• I’m with you, university definitely isn’t for everyone. Since I left, both of my “proper”, career-type jobs have both needed a degree, and a science degree at that, so I know that I’m at least using the degree I paid for! Pretty much all of my friends went straight to uni after school, and for quite a few it definitely wasn’t the right choice. If nothing else, if I had my time over I would take a year out to work (not a gap yah) before going to uni, as I think it would definitely help me think about my career before I went, and might have helped me take my first year a bit more seriously!

    I was quite lucky in that I did a year in industry- so I was able to develop my work skills in a year away from uni, and I got to feel like real “adult” for the first time. It was great when I got back to uni in my fourth year, because I was able to really appreciate my student freedoms but I was taking my degree a lot more seriously, because for the first time I’d really considered why it was important to get a decent grade.

    The infographic was interesting! xx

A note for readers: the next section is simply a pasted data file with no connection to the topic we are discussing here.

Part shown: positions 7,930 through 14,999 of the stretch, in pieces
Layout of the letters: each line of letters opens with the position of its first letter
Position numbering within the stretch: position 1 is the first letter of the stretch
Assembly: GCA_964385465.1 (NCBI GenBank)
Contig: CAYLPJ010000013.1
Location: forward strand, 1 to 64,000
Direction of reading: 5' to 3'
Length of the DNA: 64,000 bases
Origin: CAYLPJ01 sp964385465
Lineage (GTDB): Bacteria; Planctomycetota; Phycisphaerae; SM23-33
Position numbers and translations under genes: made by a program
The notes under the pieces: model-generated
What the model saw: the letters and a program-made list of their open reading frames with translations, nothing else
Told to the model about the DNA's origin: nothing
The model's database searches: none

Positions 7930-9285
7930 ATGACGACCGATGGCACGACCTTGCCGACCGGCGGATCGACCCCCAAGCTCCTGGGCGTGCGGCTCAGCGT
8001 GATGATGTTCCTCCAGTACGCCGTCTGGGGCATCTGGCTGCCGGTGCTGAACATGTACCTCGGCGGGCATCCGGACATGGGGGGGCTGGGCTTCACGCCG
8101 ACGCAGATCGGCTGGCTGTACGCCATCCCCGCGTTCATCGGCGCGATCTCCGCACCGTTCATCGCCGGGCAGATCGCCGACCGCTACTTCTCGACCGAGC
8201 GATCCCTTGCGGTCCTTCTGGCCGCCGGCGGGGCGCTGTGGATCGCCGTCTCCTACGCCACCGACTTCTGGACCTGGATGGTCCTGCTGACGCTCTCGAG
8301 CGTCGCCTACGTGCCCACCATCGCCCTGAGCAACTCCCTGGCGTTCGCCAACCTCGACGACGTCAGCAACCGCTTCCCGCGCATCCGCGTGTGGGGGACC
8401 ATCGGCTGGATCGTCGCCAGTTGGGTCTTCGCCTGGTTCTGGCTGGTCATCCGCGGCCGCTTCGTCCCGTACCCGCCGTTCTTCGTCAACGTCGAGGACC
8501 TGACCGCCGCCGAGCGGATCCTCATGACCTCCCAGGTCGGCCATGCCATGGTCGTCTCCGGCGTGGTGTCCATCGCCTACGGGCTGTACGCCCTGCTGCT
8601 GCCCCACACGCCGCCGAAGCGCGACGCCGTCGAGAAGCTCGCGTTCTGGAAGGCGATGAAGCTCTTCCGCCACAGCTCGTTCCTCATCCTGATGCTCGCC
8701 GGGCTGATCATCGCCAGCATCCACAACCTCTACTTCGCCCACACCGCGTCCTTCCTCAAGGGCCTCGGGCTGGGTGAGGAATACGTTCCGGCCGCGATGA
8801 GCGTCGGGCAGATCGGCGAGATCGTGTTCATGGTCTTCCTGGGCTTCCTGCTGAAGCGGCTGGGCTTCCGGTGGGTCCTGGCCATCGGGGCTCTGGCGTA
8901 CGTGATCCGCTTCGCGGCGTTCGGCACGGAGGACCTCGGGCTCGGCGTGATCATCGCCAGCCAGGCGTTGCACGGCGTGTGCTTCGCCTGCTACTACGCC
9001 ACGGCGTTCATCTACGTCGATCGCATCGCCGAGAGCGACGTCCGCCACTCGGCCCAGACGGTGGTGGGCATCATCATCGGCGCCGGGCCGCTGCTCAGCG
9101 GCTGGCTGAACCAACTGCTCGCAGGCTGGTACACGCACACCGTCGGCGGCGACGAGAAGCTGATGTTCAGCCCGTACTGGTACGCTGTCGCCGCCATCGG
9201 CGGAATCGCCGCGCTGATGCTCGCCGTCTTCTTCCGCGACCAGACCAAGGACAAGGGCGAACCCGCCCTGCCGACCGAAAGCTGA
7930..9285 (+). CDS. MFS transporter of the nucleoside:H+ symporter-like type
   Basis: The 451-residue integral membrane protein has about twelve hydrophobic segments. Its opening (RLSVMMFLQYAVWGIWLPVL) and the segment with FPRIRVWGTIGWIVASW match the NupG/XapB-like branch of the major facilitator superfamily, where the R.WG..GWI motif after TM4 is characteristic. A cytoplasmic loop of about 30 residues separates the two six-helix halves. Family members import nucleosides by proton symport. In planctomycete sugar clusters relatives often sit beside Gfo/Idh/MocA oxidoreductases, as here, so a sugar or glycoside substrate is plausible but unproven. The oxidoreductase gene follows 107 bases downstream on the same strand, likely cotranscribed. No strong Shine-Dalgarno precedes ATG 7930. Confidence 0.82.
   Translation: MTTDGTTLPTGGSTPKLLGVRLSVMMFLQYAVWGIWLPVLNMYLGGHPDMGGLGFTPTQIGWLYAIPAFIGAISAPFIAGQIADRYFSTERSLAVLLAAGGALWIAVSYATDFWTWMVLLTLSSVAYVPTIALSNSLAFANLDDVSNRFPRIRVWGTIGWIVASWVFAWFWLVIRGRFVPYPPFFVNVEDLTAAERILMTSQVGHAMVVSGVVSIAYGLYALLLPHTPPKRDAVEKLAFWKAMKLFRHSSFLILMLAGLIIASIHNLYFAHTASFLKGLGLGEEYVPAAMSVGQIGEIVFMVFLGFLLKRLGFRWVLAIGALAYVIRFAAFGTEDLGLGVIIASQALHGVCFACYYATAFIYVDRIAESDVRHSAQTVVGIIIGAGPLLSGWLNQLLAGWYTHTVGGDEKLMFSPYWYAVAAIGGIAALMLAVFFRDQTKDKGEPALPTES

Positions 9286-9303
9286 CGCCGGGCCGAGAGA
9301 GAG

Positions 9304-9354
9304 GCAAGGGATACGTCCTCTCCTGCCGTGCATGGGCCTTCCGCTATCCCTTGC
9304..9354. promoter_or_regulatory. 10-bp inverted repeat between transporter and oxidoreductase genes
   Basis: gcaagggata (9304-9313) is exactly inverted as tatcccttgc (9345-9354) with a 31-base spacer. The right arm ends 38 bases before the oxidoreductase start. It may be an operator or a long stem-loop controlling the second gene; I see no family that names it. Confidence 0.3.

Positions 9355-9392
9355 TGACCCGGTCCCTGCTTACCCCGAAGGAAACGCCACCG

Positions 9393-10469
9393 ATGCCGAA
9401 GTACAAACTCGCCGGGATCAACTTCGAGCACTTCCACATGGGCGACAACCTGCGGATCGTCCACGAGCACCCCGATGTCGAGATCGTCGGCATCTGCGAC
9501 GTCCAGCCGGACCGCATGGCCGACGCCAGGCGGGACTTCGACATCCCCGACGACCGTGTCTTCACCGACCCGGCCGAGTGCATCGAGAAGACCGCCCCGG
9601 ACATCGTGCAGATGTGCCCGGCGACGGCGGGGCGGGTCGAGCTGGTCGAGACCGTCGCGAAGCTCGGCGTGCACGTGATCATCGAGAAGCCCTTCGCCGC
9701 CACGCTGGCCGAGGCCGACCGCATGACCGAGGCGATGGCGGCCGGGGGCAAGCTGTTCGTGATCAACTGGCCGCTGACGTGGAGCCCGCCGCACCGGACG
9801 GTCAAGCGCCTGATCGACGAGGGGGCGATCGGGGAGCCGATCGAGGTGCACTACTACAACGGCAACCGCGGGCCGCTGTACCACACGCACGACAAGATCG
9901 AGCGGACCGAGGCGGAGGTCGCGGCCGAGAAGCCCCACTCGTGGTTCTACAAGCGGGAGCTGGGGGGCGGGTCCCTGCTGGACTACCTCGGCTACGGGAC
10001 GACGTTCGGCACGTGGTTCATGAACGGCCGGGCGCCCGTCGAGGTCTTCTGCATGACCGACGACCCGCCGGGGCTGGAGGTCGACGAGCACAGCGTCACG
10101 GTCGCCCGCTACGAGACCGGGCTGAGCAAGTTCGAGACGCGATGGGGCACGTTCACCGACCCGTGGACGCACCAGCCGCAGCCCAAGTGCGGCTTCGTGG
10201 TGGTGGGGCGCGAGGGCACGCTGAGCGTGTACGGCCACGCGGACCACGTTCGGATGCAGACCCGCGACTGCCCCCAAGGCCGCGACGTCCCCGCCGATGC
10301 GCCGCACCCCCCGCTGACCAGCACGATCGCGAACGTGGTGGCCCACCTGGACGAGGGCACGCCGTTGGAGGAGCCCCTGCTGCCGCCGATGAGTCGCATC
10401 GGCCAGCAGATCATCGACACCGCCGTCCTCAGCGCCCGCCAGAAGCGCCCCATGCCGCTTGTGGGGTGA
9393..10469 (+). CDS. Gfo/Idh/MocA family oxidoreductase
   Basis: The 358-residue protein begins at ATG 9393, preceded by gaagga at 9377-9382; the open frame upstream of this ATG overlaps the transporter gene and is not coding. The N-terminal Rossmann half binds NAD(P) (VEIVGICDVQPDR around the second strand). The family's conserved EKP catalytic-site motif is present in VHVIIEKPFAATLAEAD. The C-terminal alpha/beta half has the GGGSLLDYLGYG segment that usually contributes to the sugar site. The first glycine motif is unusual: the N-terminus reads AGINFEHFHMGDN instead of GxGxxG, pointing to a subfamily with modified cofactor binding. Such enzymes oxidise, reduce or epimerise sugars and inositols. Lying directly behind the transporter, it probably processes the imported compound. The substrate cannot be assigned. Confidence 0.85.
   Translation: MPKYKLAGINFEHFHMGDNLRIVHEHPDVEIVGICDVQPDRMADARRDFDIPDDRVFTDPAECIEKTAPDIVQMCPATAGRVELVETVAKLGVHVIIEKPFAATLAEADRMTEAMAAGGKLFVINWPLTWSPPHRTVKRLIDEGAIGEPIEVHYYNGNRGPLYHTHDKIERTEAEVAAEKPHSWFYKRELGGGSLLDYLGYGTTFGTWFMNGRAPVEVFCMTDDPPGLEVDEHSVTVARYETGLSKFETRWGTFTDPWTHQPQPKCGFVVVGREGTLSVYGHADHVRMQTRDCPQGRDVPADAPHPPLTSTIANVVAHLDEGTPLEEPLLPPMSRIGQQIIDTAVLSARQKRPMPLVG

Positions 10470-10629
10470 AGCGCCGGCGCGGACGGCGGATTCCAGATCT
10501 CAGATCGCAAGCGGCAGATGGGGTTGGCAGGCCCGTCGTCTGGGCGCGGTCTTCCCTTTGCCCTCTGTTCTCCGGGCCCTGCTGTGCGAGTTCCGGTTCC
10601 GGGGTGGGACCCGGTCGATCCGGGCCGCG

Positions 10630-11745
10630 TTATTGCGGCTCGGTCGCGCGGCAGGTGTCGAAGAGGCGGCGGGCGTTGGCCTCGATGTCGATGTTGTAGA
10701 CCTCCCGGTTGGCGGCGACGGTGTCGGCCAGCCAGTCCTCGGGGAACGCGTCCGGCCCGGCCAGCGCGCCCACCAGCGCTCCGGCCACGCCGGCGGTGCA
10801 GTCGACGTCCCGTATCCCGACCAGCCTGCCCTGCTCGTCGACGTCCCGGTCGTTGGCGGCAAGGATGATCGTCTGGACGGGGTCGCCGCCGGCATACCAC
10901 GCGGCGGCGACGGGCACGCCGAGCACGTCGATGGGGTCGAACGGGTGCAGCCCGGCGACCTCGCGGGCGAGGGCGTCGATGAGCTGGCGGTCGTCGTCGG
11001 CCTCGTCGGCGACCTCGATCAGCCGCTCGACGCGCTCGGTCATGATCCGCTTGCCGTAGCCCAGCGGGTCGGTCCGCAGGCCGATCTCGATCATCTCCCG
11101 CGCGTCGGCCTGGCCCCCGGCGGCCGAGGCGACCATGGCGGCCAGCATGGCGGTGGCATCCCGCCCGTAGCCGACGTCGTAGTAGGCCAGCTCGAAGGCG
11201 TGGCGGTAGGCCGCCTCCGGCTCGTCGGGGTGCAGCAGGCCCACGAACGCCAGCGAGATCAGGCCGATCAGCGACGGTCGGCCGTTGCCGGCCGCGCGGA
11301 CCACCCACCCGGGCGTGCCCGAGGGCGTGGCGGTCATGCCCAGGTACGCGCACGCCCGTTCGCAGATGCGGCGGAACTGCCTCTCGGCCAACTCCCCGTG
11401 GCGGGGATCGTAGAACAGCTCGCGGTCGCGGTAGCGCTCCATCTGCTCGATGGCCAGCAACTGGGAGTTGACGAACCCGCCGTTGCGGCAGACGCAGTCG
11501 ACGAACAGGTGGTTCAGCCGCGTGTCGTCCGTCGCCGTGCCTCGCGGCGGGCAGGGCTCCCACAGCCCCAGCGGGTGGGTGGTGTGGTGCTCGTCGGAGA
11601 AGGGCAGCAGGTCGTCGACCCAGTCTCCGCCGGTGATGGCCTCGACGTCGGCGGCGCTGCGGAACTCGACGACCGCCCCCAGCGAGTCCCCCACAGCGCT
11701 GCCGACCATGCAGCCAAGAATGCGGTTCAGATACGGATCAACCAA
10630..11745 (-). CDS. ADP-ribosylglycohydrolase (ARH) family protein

• ninegrandstudent

      I’ll definitely be using my degree too, so at least I know its not a real waste! Currently on my Year in Industry too, and I can definitely feel the benefit already! x

  • Jennifer K

    This is really interesting to read, mostly because I have a pretty skewed experience of university! My course is all about preparing for a particular career so things like teamwork, full time working (and nightshifts!) and good communication skills are essential parts of my time at university. With my degree being so specific to a particular career, it would be pointless if it didn’t teach us how to do the job! Having said that though, a lot of the course is also jumping through hoops, lots of ‘exam technique’ rather than authentic pratice (such as spending a whole hour speaking to and examining patients instead of a more realistic 10 minutes if you’re lucky) and the junior doctors tell me that they learned more in their first year of work than they did in five years of medical school.